2 Series Coupe Prices start at around £36,000 for the base 220i; you'll need around £2,000 more for the 220d diesel. The M240i xDrive variant costs from around £47,500. These figures represent a bit of a step up from the previous generation line-up. But they do now include standard 'M Sport' trim, which is what most customers are expected to want. That gets you a sporty front apron, dark gloss exterior trim and dark metallic finishes in the lower sections of the skirts and the rear diffuser, plus large 18-inch wheels. Standard interior features include sports seats trimmed in Alcantara and Sensatec man-made leather. Plus M-branded tread plates, pedals and floor mats, along with an M-specific anthracite headliner and a chunky M Sport wheel.

Other standard features include acoustic glazing for the windscreen, auto headlamps and wipers, power-folding mirrors, LED interior lighting and 3-zone automatic climate control. A key option is Adaptive M suspension, which offers a wide spread between sporty and comfort-orientated responses. You might also want to consider the optional M Sport braking set-up - which is standard on the M240i. Luxury options include full Vernasca leather; and a glass slide/tilt electric sunroof that's 20% larger than before. There's also now a much wider range of driver assistance systems, including Front Collision Warning autonomous braking and a package of optional camera driven 'Driving Assistance' features.

Cost of Ownership

If you've heard talk that diesel engines are planet-polluting brutes, then shelve that for a moment while you examine the black pump-fuelled powerplant on offer here because it's nothing like that. The mild hybrid technology now used in all BMW's diesel combustion engines draws on a powerful 48-volt starter generator and an additional battery, so it has significantly expanded possibilities when it comes to brake energy recuperation. The energy obtained by means of recuperation and stored in the 48-volt battery is also used to supply the 12-volt electrical system and the electrically-operated vehicle functions connected to it.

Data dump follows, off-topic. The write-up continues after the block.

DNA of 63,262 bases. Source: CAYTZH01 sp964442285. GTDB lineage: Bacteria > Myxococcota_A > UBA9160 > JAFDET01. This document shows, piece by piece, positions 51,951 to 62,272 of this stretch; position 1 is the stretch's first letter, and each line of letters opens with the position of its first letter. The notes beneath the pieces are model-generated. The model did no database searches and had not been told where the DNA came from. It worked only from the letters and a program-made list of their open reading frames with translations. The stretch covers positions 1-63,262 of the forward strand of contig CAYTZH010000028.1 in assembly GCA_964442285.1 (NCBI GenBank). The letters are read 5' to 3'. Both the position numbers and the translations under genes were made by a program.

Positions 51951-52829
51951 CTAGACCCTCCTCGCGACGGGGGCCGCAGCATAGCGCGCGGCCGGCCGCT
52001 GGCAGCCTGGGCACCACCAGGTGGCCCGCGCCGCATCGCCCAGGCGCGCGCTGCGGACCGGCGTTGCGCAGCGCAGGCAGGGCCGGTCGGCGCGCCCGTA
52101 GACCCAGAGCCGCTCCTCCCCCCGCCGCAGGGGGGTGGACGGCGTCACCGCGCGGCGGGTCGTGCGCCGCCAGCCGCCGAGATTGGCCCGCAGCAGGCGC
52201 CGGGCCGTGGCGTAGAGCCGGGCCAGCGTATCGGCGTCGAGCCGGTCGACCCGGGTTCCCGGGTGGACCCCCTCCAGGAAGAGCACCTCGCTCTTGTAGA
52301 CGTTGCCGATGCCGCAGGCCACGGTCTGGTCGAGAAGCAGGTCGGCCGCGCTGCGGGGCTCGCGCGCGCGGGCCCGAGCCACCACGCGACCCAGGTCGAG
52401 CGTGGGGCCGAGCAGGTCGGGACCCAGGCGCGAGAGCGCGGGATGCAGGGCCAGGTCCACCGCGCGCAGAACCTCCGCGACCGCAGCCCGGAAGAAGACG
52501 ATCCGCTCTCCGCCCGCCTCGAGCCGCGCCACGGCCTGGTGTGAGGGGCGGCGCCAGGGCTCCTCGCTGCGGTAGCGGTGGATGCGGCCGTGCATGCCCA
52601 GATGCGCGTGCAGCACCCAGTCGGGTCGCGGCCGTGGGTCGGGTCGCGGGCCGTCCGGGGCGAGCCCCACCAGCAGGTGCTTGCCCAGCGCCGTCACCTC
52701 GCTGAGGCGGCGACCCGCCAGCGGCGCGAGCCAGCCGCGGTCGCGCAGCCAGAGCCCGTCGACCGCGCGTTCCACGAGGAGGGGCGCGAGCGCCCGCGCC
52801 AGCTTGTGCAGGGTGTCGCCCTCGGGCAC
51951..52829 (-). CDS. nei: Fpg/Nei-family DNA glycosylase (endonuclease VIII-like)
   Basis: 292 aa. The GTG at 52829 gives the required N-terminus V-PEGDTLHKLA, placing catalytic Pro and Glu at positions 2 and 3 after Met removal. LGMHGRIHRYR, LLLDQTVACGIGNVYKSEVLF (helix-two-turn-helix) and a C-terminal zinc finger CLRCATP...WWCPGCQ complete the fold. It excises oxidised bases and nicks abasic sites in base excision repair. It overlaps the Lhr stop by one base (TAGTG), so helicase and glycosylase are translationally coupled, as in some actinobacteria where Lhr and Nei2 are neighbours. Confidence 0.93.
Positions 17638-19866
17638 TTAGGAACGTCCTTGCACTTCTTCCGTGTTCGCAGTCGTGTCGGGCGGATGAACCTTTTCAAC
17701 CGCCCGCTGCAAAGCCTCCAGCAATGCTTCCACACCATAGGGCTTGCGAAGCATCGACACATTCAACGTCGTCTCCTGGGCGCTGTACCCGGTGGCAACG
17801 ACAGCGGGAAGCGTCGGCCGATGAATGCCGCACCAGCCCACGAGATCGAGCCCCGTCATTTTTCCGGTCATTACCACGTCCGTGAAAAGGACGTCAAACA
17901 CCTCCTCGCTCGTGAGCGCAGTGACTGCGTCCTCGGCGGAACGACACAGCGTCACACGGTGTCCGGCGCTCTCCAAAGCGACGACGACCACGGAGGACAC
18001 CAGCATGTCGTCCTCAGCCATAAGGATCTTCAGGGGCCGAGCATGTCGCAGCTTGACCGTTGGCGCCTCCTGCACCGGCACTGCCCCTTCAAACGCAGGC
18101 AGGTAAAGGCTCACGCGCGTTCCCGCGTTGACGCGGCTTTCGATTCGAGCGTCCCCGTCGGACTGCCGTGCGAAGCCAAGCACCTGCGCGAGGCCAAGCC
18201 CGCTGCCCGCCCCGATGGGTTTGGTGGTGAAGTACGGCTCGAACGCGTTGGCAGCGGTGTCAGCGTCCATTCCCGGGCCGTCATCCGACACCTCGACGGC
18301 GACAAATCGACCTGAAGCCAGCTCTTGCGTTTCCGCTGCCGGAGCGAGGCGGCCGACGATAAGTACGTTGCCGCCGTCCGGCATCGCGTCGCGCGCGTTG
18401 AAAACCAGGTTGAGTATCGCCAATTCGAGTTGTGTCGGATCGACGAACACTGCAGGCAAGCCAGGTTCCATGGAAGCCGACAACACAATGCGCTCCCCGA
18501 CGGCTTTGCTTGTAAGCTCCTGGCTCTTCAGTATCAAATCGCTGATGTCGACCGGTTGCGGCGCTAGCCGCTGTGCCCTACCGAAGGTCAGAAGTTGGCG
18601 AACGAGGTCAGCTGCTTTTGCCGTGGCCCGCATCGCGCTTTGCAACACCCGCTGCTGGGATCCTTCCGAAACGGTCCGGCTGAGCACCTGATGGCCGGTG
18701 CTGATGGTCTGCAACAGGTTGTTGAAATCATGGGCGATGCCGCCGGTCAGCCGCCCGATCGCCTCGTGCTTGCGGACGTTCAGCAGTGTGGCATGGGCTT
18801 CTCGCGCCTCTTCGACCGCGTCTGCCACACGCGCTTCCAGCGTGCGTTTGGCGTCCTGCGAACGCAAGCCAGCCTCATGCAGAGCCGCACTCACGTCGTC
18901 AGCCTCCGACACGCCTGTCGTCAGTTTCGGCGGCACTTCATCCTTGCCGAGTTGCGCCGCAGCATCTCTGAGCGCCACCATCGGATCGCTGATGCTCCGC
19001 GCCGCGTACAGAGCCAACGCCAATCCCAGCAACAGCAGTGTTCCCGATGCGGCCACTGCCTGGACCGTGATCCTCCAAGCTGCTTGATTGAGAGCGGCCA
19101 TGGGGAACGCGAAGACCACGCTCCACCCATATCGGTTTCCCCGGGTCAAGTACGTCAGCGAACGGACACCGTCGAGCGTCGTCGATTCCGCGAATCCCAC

Enough with the tech; what about the WLTP figures? Well, the 220d variant manages up to 60.1mpg on the combined cycle and up to 122g/km of CO2. The 220i petrol version manages 44.8mpg and up to 144g/km. Move up to the six cylinder M240i xDrive model and you're looking at up to 34.9mpg and 185g/km. There are no Plug-in PHEV or EV drivetrain options.

What else might you need to know? Well, routine maintenance is dictated by 'Condition Based Servicing' that monitors oil level and engine wear, taking into account how long it's been and how far the car has travelled since its previous garage visit. You can check all of this using menus in the 'iDrive' centre-dash display and the car will give you four weeks' notice of when a check-up is needed so you have plenty of time to book it. To help plan ahead for the cost of regular work, at point of purchase you'll be offered a 'BMW Service Inclusive' package that lasts for three years and 36,000 miles.


If pushed to name BMW's most convincing sports car, many would walk past the mighty M5, ignore the powerhouse M3 and M4 models, pause briefly to admire the lines of the Z4 and end up at the baby of the range, this 2 Series Coupe. With a selection of fantastic engines and the draw of a fully-fledged and awesomely capable M model at the top end, this two-door 2 Series demonstrates once again that light is right. Not for nothing does this model enjoy the lowest average owner age profile of any that the Bavarian brand makes.

It'll certainly help BMW that this car doesn't really have many rivals directly able to square up to it. Affordable rear wheel drive models like Toyota's GR86 don't have the quality or the necessary range of engine options. And something like a Porsche 718 Cayman is just too expensive.

This 2 Series isn't perfect of course. You might suggest that its shape isn't the most alluring we've ever seen from this Munich maker - but at the same time, you'd have to admit it to be an aesthetic step forward from the previous generation model. Anyway, what'll sell this thing to you is its roadgoing experience, its lust for life and the way it'll remind you of what driving used to be about when all that's ahead is a ribbon of twisting tarmac. Ultimately, it's the kind of car that BMW does better than almost anyone.